Mines View Park
See more photos here: https://flic.kr/s/aHskvjjFTe
We woke up, packed, checked out, and stored our stuff in our hostel for the day while we did some sightseeing.
Baguio is a university town known for its fresh produce, especially strawberries. We ventured to the ginormous city market located in the centre of Baguio which was like its own separate shanty town. It sold everything from local foods, decaying meat, beautiful flowers, nick-knacks, to fruit we had never seen or tried before.
Then we took a taxi to the Tam-Awan village, a small scale replica depicting how local tribes previously lived. There are 8 traditional Igorot homes there built of timber, thatched rooves, and bamboo flooring following Cordilleran architecture. A small koi pond sits in the middle.
After, we took a taxi to the opposite side of Baguio and up a mountain to Mines View Park – definitely the best view of the city. We stopped at a restaurant overlooking the view and had a delicious lunch of turmeric tea (my new favourite), rice, beef, yellow and green mango, onions, and tomatoes wrapped in banana leaves. All for 180 P which is $4.97 CDN!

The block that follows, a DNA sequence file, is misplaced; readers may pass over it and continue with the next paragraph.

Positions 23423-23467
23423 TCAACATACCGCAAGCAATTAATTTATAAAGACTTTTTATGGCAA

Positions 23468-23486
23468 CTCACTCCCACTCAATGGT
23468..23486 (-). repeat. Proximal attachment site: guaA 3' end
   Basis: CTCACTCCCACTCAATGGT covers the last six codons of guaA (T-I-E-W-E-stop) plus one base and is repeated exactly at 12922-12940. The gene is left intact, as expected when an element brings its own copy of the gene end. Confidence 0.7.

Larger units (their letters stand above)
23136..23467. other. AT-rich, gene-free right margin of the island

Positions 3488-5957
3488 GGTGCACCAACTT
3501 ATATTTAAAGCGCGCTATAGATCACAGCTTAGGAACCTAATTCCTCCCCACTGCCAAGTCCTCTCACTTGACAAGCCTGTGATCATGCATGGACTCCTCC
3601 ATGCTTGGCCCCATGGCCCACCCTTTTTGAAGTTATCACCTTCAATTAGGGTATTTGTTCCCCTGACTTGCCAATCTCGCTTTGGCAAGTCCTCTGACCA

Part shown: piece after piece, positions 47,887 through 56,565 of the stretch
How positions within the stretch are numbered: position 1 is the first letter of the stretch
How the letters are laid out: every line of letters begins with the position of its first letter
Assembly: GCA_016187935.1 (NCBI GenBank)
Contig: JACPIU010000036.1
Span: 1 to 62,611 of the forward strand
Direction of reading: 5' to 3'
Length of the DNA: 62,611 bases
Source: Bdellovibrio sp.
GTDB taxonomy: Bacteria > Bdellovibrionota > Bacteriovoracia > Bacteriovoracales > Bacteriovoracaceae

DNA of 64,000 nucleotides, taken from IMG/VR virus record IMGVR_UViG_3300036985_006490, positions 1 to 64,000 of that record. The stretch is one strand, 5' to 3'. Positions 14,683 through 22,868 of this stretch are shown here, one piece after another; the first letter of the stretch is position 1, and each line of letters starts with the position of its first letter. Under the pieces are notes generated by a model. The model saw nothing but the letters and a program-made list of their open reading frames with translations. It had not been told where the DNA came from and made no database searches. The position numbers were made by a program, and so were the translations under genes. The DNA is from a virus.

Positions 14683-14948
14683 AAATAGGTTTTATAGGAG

After lunch we had to withdraw money from ATMs because our Lonely Planet book said that there we no atms north of Baguio. Ranah and I both had difficulty withdrawing Pecos so we called TD’s customer service using Franki’s phone and got everything worked out.
Our next stop was the “Slaughterhouse Bus Depot” to catch a van to Kabayan. Our taxi driver who took had a brother and sister living in Vancouver and was very fond of telling us about them. Many Filipinos that we have spoken to had family or friends in Vancouver.
4 hours later we arrived in Kabayan which is famous for its caves and mummies. The journey was much longer than normal due to the damaged caused by the super typhoon that had blown through a couple days earlier. Much of the road experienced extreme landslides and we also had to avoid many cows lazily sitting on the road. Good thing we didn’t hit one… I don’t like beef tartar.
Kayaban had been without power for 3 days when we arrived, due to the super typhoon.